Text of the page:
UK Firm to Develop Stealth Wind Turbine Blades

New blades would permit siting of wind farms without disrupting radar.

Published: 21-Aug-2003

ONG>[SolarAccess.com] QinetiQ, a UK-based public, private partnership has received funding from the government's Department of Trade and Industry (DTI) to proceed with a project to develop the what they say would be the world's first stealthy wind turbine blades.

Radar systems used for air traffic control, marine navigation, weather monitoring and by the Ministry of Defense can be affected by unwanted reflections from wind turbines. By modifying the composition of glass fiber reinforced polymer (GFRP) blades, which can be some 50 meters or more in length, blades can be made to absorb radar signals without compromising their structural strength. In turn, the technology reduces, or can remove altogether, spurious signals received by radars. Using DTI funding matched by venture capital from QinetiQ and NOI Scotland Limited, a UK-based manufacturer of wind turbine blades, the project will develop absorbing blade materials to counter the range of frequencies over which various radar systems operate. It will also use sophisticated computer modeling tools, developed in recent years by QinetiQ, to predict the impact of these new, stealthy wind turbines.

Despite being one of the world's windiest nations, UK is only eighth in terms of accumulative installed wind turbine capacity in 2002, with 570 MW on stream, in comparison with Germany (12,000), USA (4,700), Spain (5,000) and Denmark (2,900).

The UK has had a particular problem with public acceptance and approvals for onshore sites. According to the British Wind Energy Association, which represents the interests of the wind energy industry in the UK, in 2002 more than 25 percent of all proposals for windfarm developments were the subject of objections from radar operators.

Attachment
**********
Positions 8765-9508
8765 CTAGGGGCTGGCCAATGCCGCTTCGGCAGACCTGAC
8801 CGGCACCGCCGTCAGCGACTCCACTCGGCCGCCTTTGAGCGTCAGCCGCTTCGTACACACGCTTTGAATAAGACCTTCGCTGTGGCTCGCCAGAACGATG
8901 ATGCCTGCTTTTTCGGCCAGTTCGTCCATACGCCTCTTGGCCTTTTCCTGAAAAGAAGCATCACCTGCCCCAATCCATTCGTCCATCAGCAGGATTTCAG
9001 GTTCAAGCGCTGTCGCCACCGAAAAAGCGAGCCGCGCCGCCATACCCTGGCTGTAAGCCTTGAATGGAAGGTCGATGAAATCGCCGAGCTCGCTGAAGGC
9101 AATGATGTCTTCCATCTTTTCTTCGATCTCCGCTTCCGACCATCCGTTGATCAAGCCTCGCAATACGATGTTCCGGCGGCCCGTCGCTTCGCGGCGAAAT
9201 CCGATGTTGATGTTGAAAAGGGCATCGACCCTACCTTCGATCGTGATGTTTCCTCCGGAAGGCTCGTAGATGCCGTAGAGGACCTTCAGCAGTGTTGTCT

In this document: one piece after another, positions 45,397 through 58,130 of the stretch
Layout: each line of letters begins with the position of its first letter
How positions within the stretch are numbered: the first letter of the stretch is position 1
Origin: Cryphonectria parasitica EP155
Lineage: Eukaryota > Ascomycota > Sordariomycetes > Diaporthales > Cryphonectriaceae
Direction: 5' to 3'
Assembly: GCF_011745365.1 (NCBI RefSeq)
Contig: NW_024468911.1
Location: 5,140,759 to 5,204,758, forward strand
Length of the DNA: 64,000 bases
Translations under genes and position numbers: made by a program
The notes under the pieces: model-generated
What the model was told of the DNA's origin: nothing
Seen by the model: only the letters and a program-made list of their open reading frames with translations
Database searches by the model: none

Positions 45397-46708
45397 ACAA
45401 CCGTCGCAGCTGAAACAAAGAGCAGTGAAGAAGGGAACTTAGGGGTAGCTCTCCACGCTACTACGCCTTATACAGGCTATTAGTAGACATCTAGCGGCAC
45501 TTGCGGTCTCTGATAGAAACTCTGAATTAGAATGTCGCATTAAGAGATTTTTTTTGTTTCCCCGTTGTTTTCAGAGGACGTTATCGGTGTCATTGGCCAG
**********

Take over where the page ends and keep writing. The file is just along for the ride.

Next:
The DTI takes this issue seriously and has already funded a study, now completed, in which radar scientists from QinetiQ predicted the levels and types of interactions between windfarms and radar systems. This study showed that radar effects could be mitigated through one or a combination of careful windfarm design, software fixes for the radar systems and the use of stealthy turbine blades.

"This is an excellent example of how the results of military research can be exploited for civil gain," said Steve Appleton, the QinetiQ technical leader of the new DTI project.

With the UK becoming increasingly reliant on imported energy sources, Energy minister Stephen Timms and others have acknowledged that a huge effort will be needed if the UK is to successfully tackle climate change. The UK Government is currently driving toward a commitment of 10 percent of Britain's power generated by renewables by 2010, and with goals to double that figure by 2020, the stealthy blade development project could prove to be a tremendous boost to wind power technology and the Government's goals of sustainable renewable energy.

QinetiQ will be working on the blade modifications with Kirkcaldy-based NOI Scotland Ltd. Originally founded in Germany in 1999, NOI Scotland Limited is now targeting the British market with their wind turbine blades. Their resin-infusion manufacturing process is highly suitable for producing the larger blades required for offshore wind turbines generating two MW or more.

"The news that QinetiQ has received funding from the DTI to proceed with a project to develop the World's first stealthy wind turbine blades is a heartening reminder that the Government is determined to realise its vision for the development of wind farms in this country," said Ian locker, QinetiQ's manager for renewable markets.

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